Our structural relationship-shifting model is geared toward high-contact, pure services outsourcing arrangements where the services provider is in direct and intensive contact with the end customers, such as the outsourcing of a call center, banks, health care services, training and beauty salons. Besides pure services, as we noted earlier, other types of services entail lesser degrees of customer contact. It would be worthwhile to examine the patterns of structural shifting that exist in mixed services and quasi-manufacturing settings.

One interesting scenario that can also be considered in future studies entails complete supply chain disintermediation. Here, the services supplier completely bypasses the services buyer and works directly with the end customers. One common example of such disintermediation happens in tax preparation firms. Once the outsourced services suppliers (accountants) work with its customers, they are then able to obtain the contact information of these customers. They would have the option of contacting those customers directly for future tax returns, completely bypassing the tax preparation firm. Another interesting example happens in Internet portals such as the travel site hosted by In this case, the travelers (customers) use the portal (buyer) to locate an airline (services supplier) that sells the least expensive ticket. Once they have found the ticket, they can go directly to the airline's website to make the purchase and take advantage of a small savings by purchasing directly from the airline's website. In the above two scenarios, no triadic relationships remain among the services supplier, services buyer and buyer's customer. At the end of the transaction, the services buyer is completely dropped out of the supply network. We believe this loss of intermediary entity deserves further investigation.

Our model is limited largely to the substitution type of outsourcing, as opposed to the abstention type (Gilley and Rasheed 2000). As such, we are able to focus on the conscious choice of replacing internal production with external purchases (i.e., substitution), which contrasts the regular “sourcing” decisions that occur because of the lack of internal production capabilities (i.e., abstention). In other words, our model does not apply to some of the Internet sellers who purchase logistics services from carriers such as UPS to deliver their products to their customers. In this example, these Internet sellers simply do not have the capability to deliver their products on their own and have to purchase services from UPS. It is a regular sourcing decision, not an outsourcing decision. Therefore, the network dynamics involved in abstention types of services sourcing is left to future studies.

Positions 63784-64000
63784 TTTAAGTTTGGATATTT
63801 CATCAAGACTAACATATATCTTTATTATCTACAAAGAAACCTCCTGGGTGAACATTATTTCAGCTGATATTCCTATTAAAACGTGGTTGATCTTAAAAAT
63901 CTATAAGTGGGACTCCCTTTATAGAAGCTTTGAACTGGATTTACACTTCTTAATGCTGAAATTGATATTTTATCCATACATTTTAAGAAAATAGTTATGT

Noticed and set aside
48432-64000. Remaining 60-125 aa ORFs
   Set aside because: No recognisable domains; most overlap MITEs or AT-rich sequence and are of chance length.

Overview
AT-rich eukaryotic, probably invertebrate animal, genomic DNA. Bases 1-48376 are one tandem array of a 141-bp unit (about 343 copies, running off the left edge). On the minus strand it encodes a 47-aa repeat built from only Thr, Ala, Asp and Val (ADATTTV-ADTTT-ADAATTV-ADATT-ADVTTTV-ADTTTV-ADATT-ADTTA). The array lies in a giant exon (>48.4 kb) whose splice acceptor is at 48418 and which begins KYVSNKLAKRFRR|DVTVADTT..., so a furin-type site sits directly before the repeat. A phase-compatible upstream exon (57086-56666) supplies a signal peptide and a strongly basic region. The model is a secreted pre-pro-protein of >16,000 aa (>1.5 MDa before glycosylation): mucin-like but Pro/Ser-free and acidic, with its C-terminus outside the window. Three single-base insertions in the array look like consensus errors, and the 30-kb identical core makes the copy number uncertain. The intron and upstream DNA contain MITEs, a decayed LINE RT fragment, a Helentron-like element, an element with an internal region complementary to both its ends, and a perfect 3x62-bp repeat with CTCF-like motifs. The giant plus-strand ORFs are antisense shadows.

Services outsourcing practices are indeed very complex. Social network theory offers a wide array of opportunities to tackle this complex task. Our study is only the first step toward analyzing this challenging issue. Nevertheless, we have been able to reveal insights omitted by other theories used in services outsourcing studies. The insights gained from integrating services outsourcing and social networks concepts are of great theoretical and managerial relevance that can help us move the field forward.

Mei Li (Ph.D. Candidate) is a Ph.D. student at Arizona State University in Tempe, AZ. She previously served as a global program manager in supply chain information technologies at the headquarters of the Hewlett-Packard Company and had a wealth of industry experience in supplier selection, integration, evaluation and management. Mei Li's research interests include services operations, services outsourcing, self-services, innovation and sustainability. Her latest project empirically tests the implications of the shifting of the triadic relationship structure in the services supply network. Her earlier work on the evolution of inductive case studies with Dr. Barratt and Dr. Choi has been recognized as the finalist for the Chan Hahn Best Paper Award by the Operations Management Division of the Academy of Management Conference 2007.

Thomas Y. Choi (Ph.D., University of Michigan) is a professor of supply chain management and John G. and Barbara A. Bebbling Professor in Business at Arizona State University in Tempe, AZ. He also holds the title of Outstanding Operations Management Professor at Yonsei University. He received his A.B. degree from the University of California at Berkeley. His research interests are: dyads and triads in supply networks, supply base rationalization, second- and third-tier suppliers, supplier–supplier relationships, and supply chain disintermediation. His articles have been published in the Academy of Management Executive, Decision Sciences, Harvard Business Review, Journal of Operations Management, Journal of Supply Chain Management, Production and Operations Management, Supply Chain Management Review, and others.